Sunny Side (Way) Up: The New Yorkification of Solar

When you look at the utility-scale solar farms spreading across the country and the prevalence of solar roofs in the suburbs, the path of solar in New York City appears a bit sluggish. And why shouldn’t it be? Solar faces the same laundry list of challenges that hinder many green initiatives here: not enough space, too many rules, too expensive. Mix in the complexity of decision-making in multifamily buildings, and you’ve got a veritable Everest to scale before you can install any panels.

On October 18th, three heroic climbers who successfully implement solar projects in NYC discussed their creative solutions for advancing solar energy in this unruly urban landscape, or The New Yorkification of Solar.


Chris Neidl of Brooklyn Solarworks kicked off the conversation by presenting an image of a common PV installation on a suburban house and asserting, “We shouldn’t be fooled to think that this IS solar.” Solar is a more adaptive technology than one might expect: With modular panels and no moving parts, a PV system is relatively easy to tailor to different architectural situations and, once installed, requires minimal oversight.

One of the unique challenges in NYC is that various obstructions sprout out of city roofs, defying a standardized design for solar installation. But, while no two roofs look the same on the surface, their general size and shape is much more consistent. Brooklyn Solarworks builds solar “canopies” that can be installed throughout the city. These elevated PV arrays rise above obstructions like hatches and skylights and clear fire code areas that typically inhibit roof renovations.

Henry Misas of Bright Power mentioned Urban Green’s work on Zone Green, a critical policy which raised the height at which solar panels could be built on certain roofs, among other zoning changes. This opened up the possibility of installing solar canopies on a huge range of row houses, the bread and butter of NYC housing stock. Without that change, he said, NYC would probably have only 10 percent of the solar installations it has today.


Misas adopts a self-proclaimed “make lemonade” attitude when working on solar projects in NYC. For a project in the Bronx where the owner insisted on installing vertical panels down the side of the building, a position that would not maximize energy capture, Bright Power installed tilted brackets and ballasts to improve the angle.

He shared several case studies of successful large-scale installations on the roofs of dorms, affordable housing complexes and luxury condos. He called these buildings “energy-pots,” likening them to potential energy goldmines because of their size, and upgraded their PV arrays from “solar canopy” to “solar pagoda.”

The next frontier for Misas is to push the city toward combining solar with battery storage. This is crucial so that if the gas or power goes off in a building during an emergency like Hurricane Sandy, solar panels could charge batteries to keep the lights on after the sun goes down.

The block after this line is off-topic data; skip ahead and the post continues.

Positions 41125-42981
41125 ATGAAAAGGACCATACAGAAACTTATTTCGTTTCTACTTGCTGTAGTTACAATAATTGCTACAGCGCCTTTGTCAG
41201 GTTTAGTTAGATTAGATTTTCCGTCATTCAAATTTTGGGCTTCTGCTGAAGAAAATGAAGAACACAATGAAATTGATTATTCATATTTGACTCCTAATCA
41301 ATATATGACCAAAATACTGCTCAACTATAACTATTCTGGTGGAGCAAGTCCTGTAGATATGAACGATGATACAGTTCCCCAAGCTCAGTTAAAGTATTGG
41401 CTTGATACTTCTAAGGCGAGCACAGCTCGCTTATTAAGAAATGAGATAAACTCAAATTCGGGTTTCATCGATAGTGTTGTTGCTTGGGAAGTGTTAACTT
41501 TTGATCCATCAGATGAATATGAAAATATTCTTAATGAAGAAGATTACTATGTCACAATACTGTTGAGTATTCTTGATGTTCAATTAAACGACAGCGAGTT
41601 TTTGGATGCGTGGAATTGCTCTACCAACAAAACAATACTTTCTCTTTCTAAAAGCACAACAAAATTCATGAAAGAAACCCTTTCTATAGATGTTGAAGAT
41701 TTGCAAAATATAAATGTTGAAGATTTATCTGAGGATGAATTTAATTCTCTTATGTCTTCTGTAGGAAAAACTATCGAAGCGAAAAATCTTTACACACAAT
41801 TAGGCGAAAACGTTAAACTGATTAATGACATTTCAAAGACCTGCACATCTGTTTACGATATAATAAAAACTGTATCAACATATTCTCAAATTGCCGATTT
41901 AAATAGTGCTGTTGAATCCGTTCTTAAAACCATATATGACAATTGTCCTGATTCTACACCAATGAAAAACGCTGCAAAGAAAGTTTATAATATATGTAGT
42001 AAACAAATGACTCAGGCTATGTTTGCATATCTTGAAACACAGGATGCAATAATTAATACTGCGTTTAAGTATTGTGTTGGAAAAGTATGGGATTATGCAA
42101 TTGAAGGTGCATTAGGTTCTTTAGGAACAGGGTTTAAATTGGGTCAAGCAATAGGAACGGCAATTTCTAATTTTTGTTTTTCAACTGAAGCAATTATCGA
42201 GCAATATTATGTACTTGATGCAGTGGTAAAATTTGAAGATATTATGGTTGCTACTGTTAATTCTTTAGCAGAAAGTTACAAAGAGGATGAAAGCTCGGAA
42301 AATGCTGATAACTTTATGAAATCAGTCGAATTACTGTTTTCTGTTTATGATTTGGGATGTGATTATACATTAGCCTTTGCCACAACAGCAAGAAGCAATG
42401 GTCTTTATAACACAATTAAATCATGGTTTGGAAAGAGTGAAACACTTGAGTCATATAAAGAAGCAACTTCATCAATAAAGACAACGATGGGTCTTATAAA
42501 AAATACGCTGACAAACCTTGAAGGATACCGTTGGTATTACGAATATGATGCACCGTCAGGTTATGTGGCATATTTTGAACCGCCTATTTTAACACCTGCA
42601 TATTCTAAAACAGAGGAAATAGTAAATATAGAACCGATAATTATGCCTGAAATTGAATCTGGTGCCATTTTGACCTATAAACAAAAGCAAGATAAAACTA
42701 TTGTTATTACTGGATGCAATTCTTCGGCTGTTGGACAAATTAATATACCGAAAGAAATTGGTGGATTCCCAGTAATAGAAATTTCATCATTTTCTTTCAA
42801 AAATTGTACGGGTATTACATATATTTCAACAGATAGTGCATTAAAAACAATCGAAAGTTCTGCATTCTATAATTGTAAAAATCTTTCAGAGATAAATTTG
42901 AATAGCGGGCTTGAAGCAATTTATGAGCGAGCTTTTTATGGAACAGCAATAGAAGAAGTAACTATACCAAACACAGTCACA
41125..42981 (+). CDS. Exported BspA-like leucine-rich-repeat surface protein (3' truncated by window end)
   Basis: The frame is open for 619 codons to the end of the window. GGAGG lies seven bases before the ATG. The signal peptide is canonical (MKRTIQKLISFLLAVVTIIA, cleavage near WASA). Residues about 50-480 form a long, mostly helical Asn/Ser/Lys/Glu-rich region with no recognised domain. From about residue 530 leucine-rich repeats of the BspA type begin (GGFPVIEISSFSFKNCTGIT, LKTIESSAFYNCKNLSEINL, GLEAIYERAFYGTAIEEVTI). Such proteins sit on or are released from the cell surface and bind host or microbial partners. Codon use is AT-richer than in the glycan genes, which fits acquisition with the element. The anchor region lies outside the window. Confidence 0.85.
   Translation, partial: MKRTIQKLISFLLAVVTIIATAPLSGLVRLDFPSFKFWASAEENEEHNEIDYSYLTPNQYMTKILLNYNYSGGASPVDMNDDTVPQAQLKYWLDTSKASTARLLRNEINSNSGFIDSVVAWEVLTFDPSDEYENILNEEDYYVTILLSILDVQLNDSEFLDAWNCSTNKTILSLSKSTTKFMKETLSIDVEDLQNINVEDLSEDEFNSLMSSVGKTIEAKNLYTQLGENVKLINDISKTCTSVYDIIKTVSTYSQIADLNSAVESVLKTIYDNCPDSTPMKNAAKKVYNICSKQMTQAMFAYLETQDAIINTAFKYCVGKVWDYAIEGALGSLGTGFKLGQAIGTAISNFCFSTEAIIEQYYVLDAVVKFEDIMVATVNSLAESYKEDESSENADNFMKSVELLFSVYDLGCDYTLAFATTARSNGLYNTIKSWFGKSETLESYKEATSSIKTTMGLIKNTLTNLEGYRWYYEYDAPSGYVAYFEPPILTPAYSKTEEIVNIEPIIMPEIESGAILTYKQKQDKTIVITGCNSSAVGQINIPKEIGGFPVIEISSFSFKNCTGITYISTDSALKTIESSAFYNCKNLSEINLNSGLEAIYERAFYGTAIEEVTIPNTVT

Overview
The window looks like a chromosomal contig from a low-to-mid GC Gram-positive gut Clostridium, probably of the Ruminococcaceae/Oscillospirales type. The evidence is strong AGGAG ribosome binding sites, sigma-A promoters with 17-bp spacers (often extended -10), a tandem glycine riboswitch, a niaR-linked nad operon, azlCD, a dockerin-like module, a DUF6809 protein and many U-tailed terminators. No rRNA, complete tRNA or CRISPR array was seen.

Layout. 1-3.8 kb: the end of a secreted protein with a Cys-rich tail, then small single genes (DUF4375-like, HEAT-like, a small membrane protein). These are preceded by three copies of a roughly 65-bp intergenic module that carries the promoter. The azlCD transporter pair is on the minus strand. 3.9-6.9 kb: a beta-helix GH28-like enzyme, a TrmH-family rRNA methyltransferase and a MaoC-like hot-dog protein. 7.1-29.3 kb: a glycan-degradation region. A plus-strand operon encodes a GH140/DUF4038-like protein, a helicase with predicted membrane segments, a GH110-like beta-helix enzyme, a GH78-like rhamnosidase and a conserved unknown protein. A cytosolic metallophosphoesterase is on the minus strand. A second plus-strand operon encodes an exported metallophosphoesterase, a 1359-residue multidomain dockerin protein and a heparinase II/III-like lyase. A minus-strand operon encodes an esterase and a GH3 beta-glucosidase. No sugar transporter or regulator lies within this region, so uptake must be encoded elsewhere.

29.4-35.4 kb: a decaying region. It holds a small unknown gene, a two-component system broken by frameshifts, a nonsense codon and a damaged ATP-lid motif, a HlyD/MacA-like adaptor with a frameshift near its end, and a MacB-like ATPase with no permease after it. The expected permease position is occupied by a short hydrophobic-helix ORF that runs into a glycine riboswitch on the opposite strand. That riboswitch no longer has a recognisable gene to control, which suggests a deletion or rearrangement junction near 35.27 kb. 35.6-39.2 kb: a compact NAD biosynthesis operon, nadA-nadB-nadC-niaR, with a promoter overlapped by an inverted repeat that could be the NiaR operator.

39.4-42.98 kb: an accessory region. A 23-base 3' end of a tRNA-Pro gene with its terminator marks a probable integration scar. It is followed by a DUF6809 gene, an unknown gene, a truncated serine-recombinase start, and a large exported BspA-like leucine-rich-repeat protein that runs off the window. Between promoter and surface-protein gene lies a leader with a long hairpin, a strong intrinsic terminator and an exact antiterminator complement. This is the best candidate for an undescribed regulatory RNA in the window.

To address the financial and administrative challenges of solar adoption, Noah Ginsberg described Here Comes Solar (HCS)’s technical assistance model. HCS connects individual homeowners, helping them form neighborhood groups and gain collective bargaining power in negotiating with solar companies. These arrangements create savings and convenience for both homeowners and contractors, who benefit from securing multiple projects in the same neighborhood.

Similarly, all three speakers spoke to the promise of community solar. In New York State, residents who can’t install their own solar panels can lease or purchase a portion of another building’s array and receive credits on their utility bill for the energy produced. These shared projects allow anyone, whether they are tenants, homeowners or landlords, to buy into the benefits of solar.


At the end of the night, the speakers were asked to play “Mayor for a Day.” What would these solar energy experts do to further the renewable energy revolution?

Neidl and Misas agreed that the city’s approach is too big-picture; they advocated for updating out-of-date policies and refining guidelines to make benchmarks like 80x50 more attainable. Ginsberg said he would redesign the tax incentives for solar, which are currently only for people who pay property taxes and exclude folks in low-income housing from benefitting, for example.

As Urban Green Council members know all too well, the energy used in NYC buildings is responsible for nearly three-quarters of our emissions. While the obstacles to change can be intimidating, this discussion shed light on the immense opportunity for solar in NYC and showed that transformation is actually happening, even if it’s not always visible from the ground. As Neidl put it, “The barriers are outmatched only by the demand.”

About the authors

Emily Pontecorvo
Emily Pontecorvo is a freelance science writer and multimedia producer based in Brooklyn.